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Blocking social media may have negative effect on online safety

A new government-sponsored report released on Friday suggests that the practice of blocking young people's access to social networking sites may actually do more harm than good, resulting in a missed opportunity to teach online safety. The argument came in the report of the Online Safety and Technology Working Group entitled "Youth Safety on a Living Internet".

The use of social networks by teens and pre-teens has provoked a spirited debate among child safety advocates, parents and educators following a number of high-profile incidents of cyberbullying and sexting. Just a few weeks ago, the principal of a New Jersey school made headlines after he sent a letter to parents questioning the need for any child at the school to join a social networking site.

The Youth Safety report now suggests that there is a growing consensus among Internet-safety experts that blocking social media may have a negative effect on student safety. "In order to teach Internet safety in school, we have to teach it in context," said Nancy Willard of the Center for Safe & Responsible Internet Use. "If we have these major barriers of getting Web 2.0 technologies into schools, then we're not going to be able to teach these skills in the context of learning."

The report also suggests that much of the online safety education that currently takes place is based on incorrect assumptions of risk and involves scare tactics that ultimately have little effect on student behavior. For example, many younger students have been told not to upload pictures or post personal information online, whereas studies have shown that such behavior doesn't necessarily correlate to an increase in victimization.

What's important, says the report, is to make sure that kids avoid behavior that does correlate to increased risk, such as talking about sex online with unknown people.

The title of the report reflects the view that the Internet is a "living thing" – a reflection of a constantly changing humanity and its collective publications, thoughts and behaviors. Because the Internet is increasingly user-driven, an individual's experience with the Internet – whether positive or negative – is largely determined by that person's own online behavior.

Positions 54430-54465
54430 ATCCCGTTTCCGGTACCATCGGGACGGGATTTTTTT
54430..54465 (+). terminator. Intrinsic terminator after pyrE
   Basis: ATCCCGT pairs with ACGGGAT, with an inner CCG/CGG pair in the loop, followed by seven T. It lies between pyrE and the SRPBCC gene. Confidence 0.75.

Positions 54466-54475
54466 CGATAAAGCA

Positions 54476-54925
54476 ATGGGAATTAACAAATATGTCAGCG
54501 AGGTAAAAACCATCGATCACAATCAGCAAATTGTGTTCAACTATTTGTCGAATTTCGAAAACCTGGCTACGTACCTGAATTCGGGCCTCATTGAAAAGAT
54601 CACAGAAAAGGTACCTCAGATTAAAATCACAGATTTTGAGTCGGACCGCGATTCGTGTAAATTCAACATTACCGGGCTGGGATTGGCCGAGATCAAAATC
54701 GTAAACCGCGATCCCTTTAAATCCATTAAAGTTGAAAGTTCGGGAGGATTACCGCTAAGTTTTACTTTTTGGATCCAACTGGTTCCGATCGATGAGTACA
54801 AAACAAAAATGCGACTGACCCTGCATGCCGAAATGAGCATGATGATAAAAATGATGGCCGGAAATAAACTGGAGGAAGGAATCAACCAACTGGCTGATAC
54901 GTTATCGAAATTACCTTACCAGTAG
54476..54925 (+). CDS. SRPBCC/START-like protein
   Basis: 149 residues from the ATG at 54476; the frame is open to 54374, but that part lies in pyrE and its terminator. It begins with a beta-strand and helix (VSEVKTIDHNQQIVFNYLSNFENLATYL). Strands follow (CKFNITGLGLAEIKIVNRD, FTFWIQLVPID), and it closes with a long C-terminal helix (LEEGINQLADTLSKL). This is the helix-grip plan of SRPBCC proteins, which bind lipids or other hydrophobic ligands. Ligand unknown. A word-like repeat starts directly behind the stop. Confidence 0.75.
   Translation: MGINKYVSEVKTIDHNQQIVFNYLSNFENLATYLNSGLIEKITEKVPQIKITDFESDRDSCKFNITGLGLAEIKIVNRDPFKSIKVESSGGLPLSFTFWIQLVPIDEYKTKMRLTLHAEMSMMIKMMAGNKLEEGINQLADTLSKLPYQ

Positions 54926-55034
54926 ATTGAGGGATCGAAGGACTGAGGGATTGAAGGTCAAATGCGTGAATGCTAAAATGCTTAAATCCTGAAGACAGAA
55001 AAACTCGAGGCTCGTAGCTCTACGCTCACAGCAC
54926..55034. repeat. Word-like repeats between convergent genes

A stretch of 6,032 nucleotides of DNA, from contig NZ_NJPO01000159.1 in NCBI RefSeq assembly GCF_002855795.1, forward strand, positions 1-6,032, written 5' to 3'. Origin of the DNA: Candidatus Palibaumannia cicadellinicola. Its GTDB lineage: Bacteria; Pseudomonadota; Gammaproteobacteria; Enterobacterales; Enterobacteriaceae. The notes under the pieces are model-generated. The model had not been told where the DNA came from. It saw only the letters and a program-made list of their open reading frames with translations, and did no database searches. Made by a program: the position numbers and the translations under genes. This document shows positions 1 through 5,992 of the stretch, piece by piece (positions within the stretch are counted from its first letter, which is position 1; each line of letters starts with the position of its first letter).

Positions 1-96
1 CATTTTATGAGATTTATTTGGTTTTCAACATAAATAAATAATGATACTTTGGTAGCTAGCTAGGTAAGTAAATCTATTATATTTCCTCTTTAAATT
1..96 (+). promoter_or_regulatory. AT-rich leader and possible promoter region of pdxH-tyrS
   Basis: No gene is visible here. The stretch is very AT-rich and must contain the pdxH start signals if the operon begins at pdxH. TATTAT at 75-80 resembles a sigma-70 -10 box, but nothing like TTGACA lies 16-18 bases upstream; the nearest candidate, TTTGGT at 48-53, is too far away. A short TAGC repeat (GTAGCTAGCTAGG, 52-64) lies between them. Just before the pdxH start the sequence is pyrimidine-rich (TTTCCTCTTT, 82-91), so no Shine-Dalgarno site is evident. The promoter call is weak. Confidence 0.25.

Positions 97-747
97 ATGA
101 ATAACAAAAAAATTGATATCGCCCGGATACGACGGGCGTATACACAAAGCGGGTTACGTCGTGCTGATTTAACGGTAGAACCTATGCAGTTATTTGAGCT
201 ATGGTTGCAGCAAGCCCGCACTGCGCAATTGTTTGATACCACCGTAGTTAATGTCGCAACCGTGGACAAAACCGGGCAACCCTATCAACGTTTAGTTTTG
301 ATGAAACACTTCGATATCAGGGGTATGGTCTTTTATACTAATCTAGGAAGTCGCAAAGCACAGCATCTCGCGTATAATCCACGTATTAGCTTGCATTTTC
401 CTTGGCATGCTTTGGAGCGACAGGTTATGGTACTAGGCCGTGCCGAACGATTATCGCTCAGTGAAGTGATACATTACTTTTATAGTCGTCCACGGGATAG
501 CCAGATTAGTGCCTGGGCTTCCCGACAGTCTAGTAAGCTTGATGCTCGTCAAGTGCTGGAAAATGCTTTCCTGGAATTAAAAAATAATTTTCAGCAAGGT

As a result, the report suggests that there is no one-size-fits-all solution to providing children with every aspect of online safety. Rather it requires a comprehensive "toolbox" from which parents, educators, and other safety providers can chose the appropriate instrument as each child develops and their life circumstances change.

The toolbox should include filtering and monitoring software, safety features on connected devices, media ratings, and school and government policy. However, safety solutions should be fact-based, not fear-based and we need to stress to kids that they themselves have an important role to play in improving their own online safety and the safety of their fellow students.

Are attempts to block the use of social networking sites doing more harm than good? Can they be effective tools for teaching online safety?  

Comment by kelly, posted 7/1/2010, 1:31 PM:

as a follow up to my previous post Facebook is a huge application with a number of amazing uses that can be applied to business. Palo Alto has written a practical guide to how to safely allow Facebook to be used in the workplace while still protecting the security of your business. The white paper http://bit.ly/brno0T is really interesting and will allow you to understand that there is utility to Facebook and that it can be an excellent medium for business.
Comment by kelly, posted 6/28/2010, 7:50 AM:

I am thrilled with the use of social media. I have been following the debate closely. The balance of productivity and working like employees live is a tricky one with social media. Blog, blog, blog or block, block, block??? I thought this whitepaper had some real teeth - http://bit.ly/d2NZRp
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